Thursday, September 4, 2008

National Railroad Museum, Green Bay, WI

The National Railroad Museum, in Green Bay, Wisconsin is located on the west bank of the Fox River, which flows from Lake Winnebago into Lake Michigan via Sturgeon Bay. The idea of a National Railroad Museum began in 1956, when local individuals broached the concept of a national museum dedicated to the American railroad history. It took two years before Congress recognized the museum officially as The National Railroad Museum.

Today, the National Railroad Museum consists of the Lenfestey Center, a 26,000 sq. ft. exhibit hall & home to Eisenhower’s WW II command train, the Pennsylvania GG-1 electric locomotive and 70+ locomotives & railcars.

Home of the National Railroad Musuem

Entering the building, front & center is a miniature protected by glass of one of the locomotives at the site where the golden spike was driven when they laid the last rail of the first transcontinental railroad from Saint Louis to San Francisco.

Replica Engine at Golden Spike

Walking further into the entrance looking up is a series of what the railroads call drum heads, or railroad logos. These are quite fascinating & were used primarily for passenger travel.

Collection of Drum Heads

Drum Head of Chicago Vancouver line

Display explaining their origin

The collections consists of over 40 drug heads

To protect these treasures from weather, inside the museum there are a variety of specialty locomotives, one of which is the General Dwight D. Eisenhower’s World War II command train.

A portion of Eisenhower's command train

Lake Mitchell Pullman

This is a fine example of a Pullman car, used in the 1920s through 1950s as a standard car for extended travel.

Speciality locomotive

This locomotive is an example of special purpose locomotives. It is a workhorse for short run level terrain passenger & freight travel.

One of 3 remaining articulated Big Boys!

The need for more powerful locomotives was met by the Big Boy, used for longer runs in mountainous area capable of pulling 100 or more freight cars. Only 25 or these locomotives were ever built, and this is one of only 3 existing locomotives. It is about 125’ long, weighed slightly over one million pounds and produced 6,500 horsepower. This is one monster locomotive! In order to maneuver mountain curves, the engine had to be articulated. Due to extreme heat & soot, the engineer had to wear a wet bandana around his face for protection. Even in the winter, temperatures of 130 degrees or more inside this locomotive was not uncommon. Due to these conditions, & the resultant lack of visibility, the engineer memorized the position of the controls so he could find them by feel.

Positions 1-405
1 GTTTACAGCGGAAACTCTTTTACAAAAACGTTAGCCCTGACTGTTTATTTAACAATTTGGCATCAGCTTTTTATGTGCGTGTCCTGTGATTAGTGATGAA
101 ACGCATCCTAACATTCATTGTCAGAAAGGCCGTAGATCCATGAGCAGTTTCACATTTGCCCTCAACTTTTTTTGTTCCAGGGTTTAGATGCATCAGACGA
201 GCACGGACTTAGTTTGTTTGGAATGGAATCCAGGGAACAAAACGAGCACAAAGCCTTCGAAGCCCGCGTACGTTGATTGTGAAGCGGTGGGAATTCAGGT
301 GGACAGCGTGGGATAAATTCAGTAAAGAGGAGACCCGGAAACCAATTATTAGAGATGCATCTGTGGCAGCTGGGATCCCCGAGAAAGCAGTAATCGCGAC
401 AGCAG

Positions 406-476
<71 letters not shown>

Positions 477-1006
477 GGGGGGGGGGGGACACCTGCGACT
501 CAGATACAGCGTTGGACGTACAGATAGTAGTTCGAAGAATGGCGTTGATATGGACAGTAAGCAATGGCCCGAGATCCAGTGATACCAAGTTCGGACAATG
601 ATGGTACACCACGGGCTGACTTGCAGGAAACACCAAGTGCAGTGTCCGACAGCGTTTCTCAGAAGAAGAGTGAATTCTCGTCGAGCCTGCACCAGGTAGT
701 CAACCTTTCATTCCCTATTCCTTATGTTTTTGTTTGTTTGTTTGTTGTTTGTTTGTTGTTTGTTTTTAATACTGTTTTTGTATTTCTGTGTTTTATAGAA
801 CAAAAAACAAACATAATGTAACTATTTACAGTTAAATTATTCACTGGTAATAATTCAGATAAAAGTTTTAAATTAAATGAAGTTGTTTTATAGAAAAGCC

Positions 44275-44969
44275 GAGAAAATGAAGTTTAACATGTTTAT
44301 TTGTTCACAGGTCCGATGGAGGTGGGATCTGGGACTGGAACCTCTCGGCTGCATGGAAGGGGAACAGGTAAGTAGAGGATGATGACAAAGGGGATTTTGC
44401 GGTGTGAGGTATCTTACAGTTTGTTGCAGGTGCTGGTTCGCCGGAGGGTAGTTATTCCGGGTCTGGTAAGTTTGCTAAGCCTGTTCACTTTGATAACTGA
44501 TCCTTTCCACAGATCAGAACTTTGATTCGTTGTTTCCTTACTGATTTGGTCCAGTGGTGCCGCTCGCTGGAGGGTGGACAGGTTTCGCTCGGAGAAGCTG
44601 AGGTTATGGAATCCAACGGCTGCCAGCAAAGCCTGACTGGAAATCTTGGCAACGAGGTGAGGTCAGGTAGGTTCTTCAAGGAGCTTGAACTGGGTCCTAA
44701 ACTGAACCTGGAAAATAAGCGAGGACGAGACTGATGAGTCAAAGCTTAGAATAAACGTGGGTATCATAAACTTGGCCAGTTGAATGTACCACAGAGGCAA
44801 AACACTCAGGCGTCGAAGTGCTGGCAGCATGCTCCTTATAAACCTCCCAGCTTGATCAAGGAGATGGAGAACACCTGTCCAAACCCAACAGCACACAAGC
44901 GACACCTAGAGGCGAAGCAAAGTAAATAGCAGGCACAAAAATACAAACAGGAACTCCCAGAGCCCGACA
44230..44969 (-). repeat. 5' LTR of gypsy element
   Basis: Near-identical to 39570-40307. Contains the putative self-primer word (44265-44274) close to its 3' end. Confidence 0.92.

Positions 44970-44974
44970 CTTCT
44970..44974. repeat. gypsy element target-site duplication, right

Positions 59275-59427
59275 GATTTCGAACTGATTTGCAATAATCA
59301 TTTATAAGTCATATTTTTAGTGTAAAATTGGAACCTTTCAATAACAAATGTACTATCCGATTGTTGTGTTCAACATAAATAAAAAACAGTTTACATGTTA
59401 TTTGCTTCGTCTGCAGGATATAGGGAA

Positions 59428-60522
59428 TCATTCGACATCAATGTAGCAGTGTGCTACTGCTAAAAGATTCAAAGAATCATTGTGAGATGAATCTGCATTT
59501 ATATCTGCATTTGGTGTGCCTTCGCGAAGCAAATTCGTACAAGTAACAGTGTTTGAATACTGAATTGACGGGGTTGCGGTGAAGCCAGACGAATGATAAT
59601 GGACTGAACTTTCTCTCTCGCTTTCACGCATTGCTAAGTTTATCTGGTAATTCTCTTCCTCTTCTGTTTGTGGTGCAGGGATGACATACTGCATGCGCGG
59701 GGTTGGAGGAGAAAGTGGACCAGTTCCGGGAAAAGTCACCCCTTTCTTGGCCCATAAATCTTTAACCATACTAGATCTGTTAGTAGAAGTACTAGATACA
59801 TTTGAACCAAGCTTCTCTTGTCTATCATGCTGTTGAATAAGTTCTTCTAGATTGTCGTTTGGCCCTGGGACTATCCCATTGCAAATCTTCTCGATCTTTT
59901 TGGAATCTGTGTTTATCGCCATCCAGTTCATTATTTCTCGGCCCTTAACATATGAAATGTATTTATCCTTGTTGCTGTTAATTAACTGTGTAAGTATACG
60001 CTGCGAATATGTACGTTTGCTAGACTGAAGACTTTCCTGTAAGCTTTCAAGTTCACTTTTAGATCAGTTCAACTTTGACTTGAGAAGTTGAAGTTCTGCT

Want to try memorizing these controls?

Explanation of articulation or how to put a bend in the engine!

In an open shed outside, additional locomotives & rail cars were displayed.

An example of 3 smaller locomotives

This small locomotive was used in mountainous terrain to haul ore to the main hub where many turns existed.

Engine used to carry ore

This is an example of the silver dome observation car used especially in the west so passengers could take advantage of the scenery.

Style & luxury in a by-gone era

Next is a typical club car used for socializing.

The club car may have been considered the most important car on the train by some!

The following are examples of washstands, the galley, and a parlor car used for sleeping. As you go through each display, there are flat-screened TVs which tell the story of what train travel is about. This compartment showcased the life of a porter & the difficulties of the profession and the struggles they had to overcome.

In this era, all porters were African American’s. They were at the mercy of both the railroad barons & the Pinkerton Detective Agency. It was not an easy life, but was still considered a good job at the time.

Typical wash stands

A galley

Inside Pullman with video history

As a final attraction to the visitor, you may enjoy a train ride in an old car twice around the facility, about one mile. This gives you a feel of what the railroad cars of the 1930s – 1950s were like.

Saving the best part for last - a ride!

The last attraction is an 85’ observation tower to enjoy an overview of the facility, the Green Bay Packers stadium, the Heritage Museum directly across the Fox River, and the maximum security prison on the other side of the freeway. No, I didn’t tour the prison!

85' Observation tower

For further information click: National Railroad Museum

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